As we have seen, Boyd thought highly of what appears to be agility, but never used the word (with one exception) and never defined it in print. Several years after he quit distributing updated charts in 1986, he did change the “Theme for Vitality and Growth,” chart 144, to include “agility,” but he still didn’t define it.
While giving his presentations, though, Boyd would talk about agility, and he usually divided it between physical and mental (you cannot, as he would slyly remark, have “moral agility,” because that would be no morals at all!)
So let’s start with physical agility, which is what most people mean by the word: a running back dodging a block and jumping a tackler; a point guard threading a way to the net. As far as I know, the use of the term in modern military strategy began with the analysis of air-to-air fighters in the 1960s (I could be wrong, but it’s not important to Boyd’s ultimate concept), which Boyd encapsulated as:
The ability to shift or transition from one maneuver to another more rapidly than an adversary enables one to win in air-to-air combat. (Strategic Game, 42)
A “maneuver” is a change in airspeed, altitude, or direction in any combination. Climbing, diving, accelerating, decelerating, turning, turning-while-climbing, diving-and-accelerating-while-turning, and Boyd’s favorite: climbing-or-turning-while-(rapidly)-decelerating. These are all maneuvers. “Agility,” then, is the ability of the aircraft to change from doing one of these to doing another. Boyd claimed in the quote just above that such agility is the key to winning dogfights.
Well, that, plus be able to make such changes more rapidly than an opponent. Physical agility implies a time element. It is not the same as “flexibility” or “maneuverability.” It is possible, in fact, to be more maneuverable but less agile, like the MiG-15 compared to the F-86.
If we’re talking about machines, say, the types of fighter aircraft that Boyd flew, we can give a mathematical description of agility that depends on such factors as the responsiveness of the aircraft’s control system, the area of the wing, power of the engine, size of the control surfaces, stability, and other purely physical factors.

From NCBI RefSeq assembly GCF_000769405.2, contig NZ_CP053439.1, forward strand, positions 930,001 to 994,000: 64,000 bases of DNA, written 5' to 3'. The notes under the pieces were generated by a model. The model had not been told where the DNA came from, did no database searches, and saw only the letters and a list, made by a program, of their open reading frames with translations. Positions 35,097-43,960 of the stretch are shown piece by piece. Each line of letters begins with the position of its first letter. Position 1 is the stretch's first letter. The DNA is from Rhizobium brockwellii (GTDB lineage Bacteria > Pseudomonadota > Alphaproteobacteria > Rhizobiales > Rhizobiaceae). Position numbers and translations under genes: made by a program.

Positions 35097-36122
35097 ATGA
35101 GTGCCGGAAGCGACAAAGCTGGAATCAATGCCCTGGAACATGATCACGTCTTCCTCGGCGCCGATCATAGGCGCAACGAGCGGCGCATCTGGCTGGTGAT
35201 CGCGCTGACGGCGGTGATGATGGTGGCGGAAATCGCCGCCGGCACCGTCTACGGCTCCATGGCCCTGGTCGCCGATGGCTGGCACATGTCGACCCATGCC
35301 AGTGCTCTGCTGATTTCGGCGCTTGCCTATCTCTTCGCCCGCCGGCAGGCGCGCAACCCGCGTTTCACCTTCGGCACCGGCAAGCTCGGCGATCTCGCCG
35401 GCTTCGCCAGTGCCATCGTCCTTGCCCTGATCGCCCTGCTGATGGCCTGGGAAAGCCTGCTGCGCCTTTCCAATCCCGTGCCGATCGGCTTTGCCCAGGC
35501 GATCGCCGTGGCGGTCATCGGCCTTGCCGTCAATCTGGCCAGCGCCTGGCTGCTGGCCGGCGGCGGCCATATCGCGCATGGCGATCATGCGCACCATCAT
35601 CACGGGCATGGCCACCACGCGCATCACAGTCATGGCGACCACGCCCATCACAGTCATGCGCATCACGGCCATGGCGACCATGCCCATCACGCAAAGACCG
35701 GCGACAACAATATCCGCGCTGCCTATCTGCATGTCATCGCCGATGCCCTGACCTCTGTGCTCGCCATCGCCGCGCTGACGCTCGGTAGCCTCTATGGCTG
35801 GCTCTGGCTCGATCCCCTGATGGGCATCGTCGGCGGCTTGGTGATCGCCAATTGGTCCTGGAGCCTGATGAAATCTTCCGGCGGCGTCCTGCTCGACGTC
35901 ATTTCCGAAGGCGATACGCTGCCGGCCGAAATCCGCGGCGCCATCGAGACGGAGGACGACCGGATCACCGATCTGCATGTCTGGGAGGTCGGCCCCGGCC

Physical agility can provide a huge advantage if the pilot is able to use it. When we talk about the aircraft transitioning from one maneuver to another, it is because the human in the cockpit made the decision to change maneuvers, which includes what maneuver to change to and when to start the transition.
You can start to see the original idea for the OODA loop taking shape: the pilot observed what was going on, figured this into the understanding of how the situation was unfolding, selected a new maneuver (made a decision), and attempted to execute it.
One caution, however. In real person-vs-person combat, as those of you in the martial arts well know, you can’t afford to wait to see the full impact of your last action before you get around to selecting the next one. It’s much better to think of orientation controlling action—in as near real time as you can manage—via the implicit guidance and control link. As Boyd notes near the end of Patterns:
In a tactical sense, these multi-dimensional interactions suggest a spontaneous, synthetic/ creative, and flowing action/ counteraction operation, rather than a step-by-step, analytical/ logical, and discrete move/countermove game. (chart 176)
But the basic idea is sound: The human has to have a mental picture/model of the unfolding situation, and based on this, make decisions to shape or respond to that situation. If the situation is changing quickly, these changes need to be spotted quickly, understood quickly, and actions selected quickly. Agility.
So even though we started with physical agility, as soon as we introduce human beings into the picture we’re into mental agility, of which more in the next post.